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Church Commissioners

Volume 692: debated on Thursday 22 April 2021

The hon. Member for South West Bedfordshire, representing the Church Commissioners, was asked—

Persecution for Religion and Belief

What assessment the Church of England has made of where people are at most risk of persecution as a result of their religion and belief. (914547)

The Church of England is grateful to all those who carry the flame for the freedom of religion or belief. I would point to the United States Commission on International Religious Freedom as a reliable source of information in this area. In its 2020 report it singles out China, Eritrea, India, Iran, North Korea, Pakistan, Saudi Arabia, Tajikistan, Turkmenistan, Myanmar, Nigeria, Russia, Syria and Vietnam as countries of particular concern.

The global pandemic has only exacerbated the persecution of people of faith. I was dismayed to learn from this year’s world watch list that Nigeria has become increasingly hostile to Christians. The Anglican Church in Nigeria is its second-largest congregation in the world, so what support is the Church of England providing to raise awareness and to tackle persecution in Nigeria and around the world?

The persistent attacks in northern Nigeria by Boko Haram and Islamist militia are a source of profound concern to the Archbishop of Canterbury, who knows Nigeria well, and to the wider Church. We are in regular contact with the Nigerian authorities and the Foreign Office, and tomorrow the General Synod of the Church of England will be debating freedom of religion and belief, which shows how seriously Church members throughout the country take this issue.

Regenerative Agriculture

What steps the Church of England is taking to support regenerative agriculture, plant more trees and be effective stewards of hedgerows on its land. (914548)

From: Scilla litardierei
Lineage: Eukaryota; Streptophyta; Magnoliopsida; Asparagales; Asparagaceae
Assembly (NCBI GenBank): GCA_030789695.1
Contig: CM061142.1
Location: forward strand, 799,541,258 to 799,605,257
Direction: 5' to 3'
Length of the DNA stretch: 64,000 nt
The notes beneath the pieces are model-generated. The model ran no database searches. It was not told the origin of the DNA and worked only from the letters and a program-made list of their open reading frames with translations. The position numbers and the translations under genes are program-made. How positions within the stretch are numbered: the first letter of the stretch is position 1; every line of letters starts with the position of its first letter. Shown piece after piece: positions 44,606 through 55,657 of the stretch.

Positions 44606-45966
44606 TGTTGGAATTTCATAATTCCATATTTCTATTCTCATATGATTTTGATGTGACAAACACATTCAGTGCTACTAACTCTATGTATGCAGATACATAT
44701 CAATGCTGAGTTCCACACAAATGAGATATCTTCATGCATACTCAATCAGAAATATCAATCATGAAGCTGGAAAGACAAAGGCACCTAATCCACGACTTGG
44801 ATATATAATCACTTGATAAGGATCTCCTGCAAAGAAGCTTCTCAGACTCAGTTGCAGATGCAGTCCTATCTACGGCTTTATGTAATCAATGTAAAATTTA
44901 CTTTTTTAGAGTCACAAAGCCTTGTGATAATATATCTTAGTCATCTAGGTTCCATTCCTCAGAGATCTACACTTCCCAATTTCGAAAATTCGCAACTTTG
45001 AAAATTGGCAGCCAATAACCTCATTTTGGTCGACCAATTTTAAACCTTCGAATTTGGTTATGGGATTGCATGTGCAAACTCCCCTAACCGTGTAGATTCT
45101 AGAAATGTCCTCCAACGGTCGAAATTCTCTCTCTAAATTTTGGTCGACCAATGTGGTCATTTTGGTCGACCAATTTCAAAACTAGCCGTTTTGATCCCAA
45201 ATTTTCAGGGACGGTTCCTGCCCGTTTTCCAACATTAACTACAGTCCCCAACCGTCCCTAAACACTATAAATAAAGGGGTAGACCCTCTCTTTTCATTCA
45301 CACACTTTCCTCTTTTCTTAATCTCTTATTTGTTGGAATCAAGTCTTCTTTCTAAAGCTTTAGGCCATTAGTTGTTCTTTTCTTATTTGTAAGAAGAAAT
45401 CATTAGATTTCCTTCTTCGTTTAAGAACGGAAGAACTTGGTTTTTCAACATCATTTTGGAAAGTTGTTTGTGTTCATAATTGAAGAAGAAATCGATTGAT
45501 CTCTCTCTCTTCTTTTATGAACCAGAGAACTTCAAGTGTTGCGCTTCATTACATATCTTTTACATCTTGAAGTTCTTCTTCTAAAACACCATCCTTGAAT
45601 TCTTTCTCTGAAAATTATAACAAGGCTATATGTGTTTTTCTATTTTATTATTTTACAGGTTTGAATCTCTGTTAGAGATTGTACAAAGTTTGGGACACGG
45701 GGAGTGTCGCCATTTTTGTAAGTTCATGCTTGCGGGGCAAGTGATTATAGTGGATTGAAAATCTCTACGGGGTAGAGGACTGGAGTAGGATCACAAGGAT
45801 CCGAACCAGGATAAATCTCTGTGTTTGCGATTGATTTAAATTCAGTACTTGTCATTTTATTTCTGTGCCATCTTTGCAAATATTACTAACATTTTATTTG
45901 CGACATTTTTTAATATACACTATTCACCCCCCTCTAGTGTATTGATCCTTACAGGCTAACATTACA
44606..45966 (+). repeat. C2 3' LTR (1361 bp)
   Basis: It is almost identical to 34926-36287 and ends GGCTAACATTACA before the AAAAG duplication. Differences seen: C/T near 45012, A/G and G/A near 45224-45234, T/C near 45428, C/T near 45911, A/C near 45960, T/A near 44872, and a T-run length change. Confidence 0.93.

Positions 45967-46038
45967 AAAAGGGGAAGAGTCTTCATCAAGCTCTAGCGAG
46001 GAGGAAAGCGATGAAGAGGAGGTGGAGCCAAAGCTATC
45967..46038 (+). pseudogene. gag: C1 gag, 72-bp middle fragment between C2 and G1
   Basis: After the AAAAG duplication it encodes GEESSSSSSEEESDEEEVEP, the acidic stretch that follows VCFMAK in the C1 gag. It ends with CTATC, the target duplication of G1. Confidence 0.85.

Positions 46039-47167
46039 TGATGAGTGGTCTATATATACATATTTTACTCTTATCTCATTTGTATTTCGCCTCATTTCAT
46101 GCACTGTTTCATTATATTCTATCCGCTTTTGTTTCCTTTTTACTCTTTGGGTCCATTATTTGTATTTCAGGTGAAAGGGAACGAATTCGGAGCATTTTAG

I recently met Environment Ministers to discuss this issue, and the commissioners are working closely with the Forestry Commission and other similar landowners to share best practice to improve the environment of rural let estates. We are encouraging regenerative farming practices, with new farm tenancies including obligations on soil health at the beginning and end of tenancies.

I thank my hon. Friend very much for his excellent answer. The Church owns more than 100,000 acres of forest land, including large areas in Wales. How are the Church Commissioners ensuring that woodland can be sustainably managed, and that species such as red squirrels and hedgehogs are being adequately protected?

I thank my hon. Friend for that question. I can tell her that the Church Commissioners own 95,000 acres of forestry across the United Kingdom, Ireland, the United States of America and Australia; 2,166 acres of our forestry is in Wales. All our forests conform to the UK woodland assurance scheme and the UK forestry standard and have Forestry Stewardship Council certification, which the World Wide Fund for Nature recognises as the hallmark of responsible forest management.